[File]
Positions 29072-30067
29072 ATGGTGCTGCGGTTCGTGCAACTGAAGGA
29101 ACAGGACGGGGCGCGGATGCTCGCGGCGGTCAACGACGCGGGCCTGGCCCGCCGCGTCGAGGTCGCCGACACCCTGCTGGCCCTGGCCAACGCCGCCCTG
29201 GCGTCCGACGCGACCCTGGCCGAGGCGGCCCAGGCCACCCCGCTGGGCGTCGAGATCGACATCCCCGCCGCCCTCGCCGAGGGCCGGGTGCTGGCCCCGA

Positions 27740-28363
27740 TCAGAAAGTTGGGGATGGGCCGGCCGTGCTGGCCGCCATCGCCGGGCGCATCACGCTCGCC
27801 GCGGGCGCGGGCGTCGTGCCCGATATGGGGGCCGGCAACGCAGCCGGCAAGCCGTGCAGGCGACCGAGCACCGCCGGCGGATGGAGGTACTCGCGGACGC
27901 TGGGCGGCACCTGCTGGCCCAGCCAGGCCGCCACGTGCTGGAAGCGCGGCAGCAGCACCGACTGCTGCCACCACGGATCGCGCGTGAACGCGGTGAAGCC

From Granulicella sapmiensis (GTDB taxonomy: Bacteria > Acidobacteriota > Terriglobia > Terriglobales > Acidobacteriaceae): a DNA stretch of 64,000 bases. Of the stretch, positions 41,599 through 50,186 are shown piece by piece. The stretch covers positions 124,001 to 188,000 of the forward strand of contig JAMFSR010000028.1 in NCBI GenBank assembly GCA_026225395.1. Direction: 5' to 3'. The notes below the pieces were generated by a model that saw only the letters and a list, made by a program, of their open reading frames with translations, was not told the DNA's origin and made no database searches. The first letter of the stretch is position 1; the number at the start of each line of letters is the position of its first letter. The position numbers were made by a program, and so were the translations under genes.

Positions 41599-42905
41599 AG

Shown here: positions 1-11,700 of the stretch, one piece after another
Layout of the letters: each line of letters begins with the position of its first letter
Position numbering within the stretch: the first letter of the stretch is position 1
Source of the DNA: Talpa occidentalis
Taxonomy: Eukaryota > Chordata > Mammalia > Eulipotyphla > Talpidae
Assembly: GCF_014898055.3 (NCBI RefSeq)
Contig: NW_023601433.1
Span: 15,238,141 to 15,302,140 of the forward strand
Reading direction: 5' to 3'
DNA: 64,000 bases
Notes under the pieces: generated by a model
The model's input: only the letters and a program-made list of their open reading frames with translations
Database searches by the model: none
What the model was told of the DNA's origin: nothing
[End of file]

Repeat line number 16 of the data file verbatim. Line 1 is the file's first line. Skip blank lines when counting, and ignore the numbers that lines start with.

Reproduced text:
Taxonomy: Eukaryota > Chordata > Mammalia > Eulipotyphla > Talpidae